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Wilson's Border Tales
Gleanings of the Covenant

No. 5. The Rescue at Enterkin

The Pass of Enterkin is well known to us. How often have we passed through it in the joyous season of youth, when travelling to and from the College of Edinburgh! It is deep and a steep ravine amongst the Lowther Hills, which separate Dumfries from Lanarkshire; through which a torrent pours its thousand and one cascades—

"Amidst the rocks around,
Devalling and falling into a pit profound."

The road, which is a mere track, winds along the banks of the torrent, ever and anon covered and flanked by huge masses of rock, which have been shaken from the brow of the mountain, or been excavated, as it were, and brought into high relief, by the roaring flood. About the middle of this pass, as if it were for the express purpose of relieving the thirst of the weary traveller, in a wilderness "unknown to public view," and at a distance from any human habitation, there sparkles out, from beneath a huge mass of grey stone, a most plentiful and refreshing fount or well of spring-water. How often have we enjoyed the refreshment of this spring, in the society of the companions of our travel and of our early days! Here we reposed at noon making use of refreshments, and indulging in all the wild and ungoverned hilarity of high spirits and bosoms void of care. Yet, even amidst our madness, we could not help viewing, or at least imagining that we viewed, a blood-spot on the very rock from which the water burst in such purity and abundance, and recollecting the sad narrative with which that stone was connected—for we were all Closeburn lads, and had heard the tale of the Pass of Enterkin repeated by our nearest and dearest relatives. Fletcher of Saltoun says—"Let me make the popular songs of a country, and any one who pleases may make the laws." We would go a little farther, and say that, in youth, the character is decidedly formed by traditionary lore; and that thus mothers contribute, far more than they are aware of at the time, to the formation of the future character—to the happiness or misery, through life, of their children. At least, we know this, that we would not give what we learned from our mother, for all that we have ever attained either by private or public study. But to our story.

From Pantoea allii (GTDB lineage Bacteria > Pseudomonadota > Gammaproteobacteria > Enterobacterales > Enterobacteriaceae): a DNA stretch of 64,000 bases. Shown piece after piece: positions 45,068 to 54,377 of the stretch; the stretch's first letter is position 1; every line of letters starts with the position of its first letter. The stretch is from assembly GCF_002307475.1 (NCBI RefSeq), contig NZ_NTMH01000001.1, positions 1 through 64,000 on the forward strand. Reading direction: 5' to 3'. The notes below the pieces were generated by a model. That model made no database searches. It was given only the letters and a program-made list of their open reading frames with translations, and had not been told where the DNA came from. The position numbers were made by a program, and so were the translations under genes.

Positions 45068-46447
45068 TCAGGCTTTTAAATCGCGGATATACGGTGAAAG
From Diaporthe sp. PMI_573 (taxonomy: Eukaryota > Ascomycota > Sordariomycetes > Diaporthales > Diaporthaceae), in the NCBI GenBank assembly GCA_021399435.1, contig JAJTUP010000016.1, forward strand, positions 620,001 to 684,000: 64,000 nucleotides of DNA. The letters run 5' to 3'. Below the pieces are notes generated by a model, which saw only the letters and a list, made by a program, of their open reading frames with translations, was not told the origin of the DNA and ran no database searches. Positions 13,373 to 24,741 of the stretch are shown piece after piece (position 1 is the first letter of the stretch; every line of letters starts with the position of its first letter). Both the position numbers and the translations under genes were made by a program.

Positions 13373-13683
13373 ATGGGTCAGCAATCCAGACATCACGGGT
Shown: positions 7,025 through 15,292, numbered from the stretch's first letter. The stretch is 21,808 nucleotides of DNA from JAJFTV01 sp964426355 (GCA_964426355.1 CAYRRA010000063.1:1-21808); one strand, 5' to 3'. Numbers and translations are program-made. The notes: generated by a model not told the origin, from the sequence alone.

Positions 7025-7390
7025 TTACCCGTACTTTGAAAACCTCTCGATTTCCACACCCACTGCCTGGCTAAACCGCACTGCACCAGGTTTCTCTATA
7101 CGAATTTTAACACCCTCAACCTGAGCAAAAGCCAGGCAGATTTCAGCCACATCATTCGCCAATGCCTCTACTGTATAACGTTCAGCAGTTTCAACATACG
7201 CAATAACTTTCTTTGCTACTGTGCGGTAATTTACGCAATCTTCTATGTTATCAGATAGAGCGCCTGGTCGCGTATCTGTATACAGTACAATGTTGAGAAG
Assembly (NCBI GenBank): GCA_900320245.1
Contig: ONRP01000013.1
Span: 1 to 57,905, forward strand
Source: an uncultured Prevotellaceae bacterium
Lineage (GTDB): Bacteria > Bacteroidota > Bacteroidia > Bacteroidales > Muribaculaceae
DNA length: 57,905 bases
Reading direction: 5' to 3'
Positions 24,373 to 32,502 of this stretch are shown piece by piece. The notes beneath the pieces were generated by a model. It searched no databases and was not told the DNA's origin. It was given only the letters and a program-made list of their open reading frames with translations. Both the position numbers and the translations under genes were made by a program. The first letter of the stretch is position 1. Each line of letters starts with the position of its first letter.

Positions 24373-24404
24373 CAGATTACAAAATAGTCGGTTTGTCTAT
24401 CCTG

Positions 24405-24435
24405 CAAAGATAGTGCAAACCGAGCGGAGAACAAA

It was during a drifty night, in the month of February 168—, that a party of twelve individuals were travelling up this awful pass. The party consisted of six dragoons, who had dismounted from and were leading their horses, and four country people, three males and one female, whom they were driving before them, bound as prisoners, on their way to Edinburgh. The drift was choking, and they had ever and again to turn round to prevent suffocation. There were other and imminent dangers. At every turn, the road, from the eddies of the drift, became invisible; and they were in danger of losing footing, and of being precipitated many fathoms down into the bottom of the roaring linn beneath. The soldiers were loud in their curses against their commanding officer, Captain Douglas, who had sent them, under command of a sergeant, on this business, at such an unseasonable hour, in such a tempest, and along such a difficult road; whilst the poor Nonconformists—for such they were—employed their breath, in the intervals of the blast, in singing a part of the 121st Psalm:--

"I to the hills will lift mine eyes
From whence doth come mine aid;
My safety cometh from the Lord,
Who heaven and earth hath made."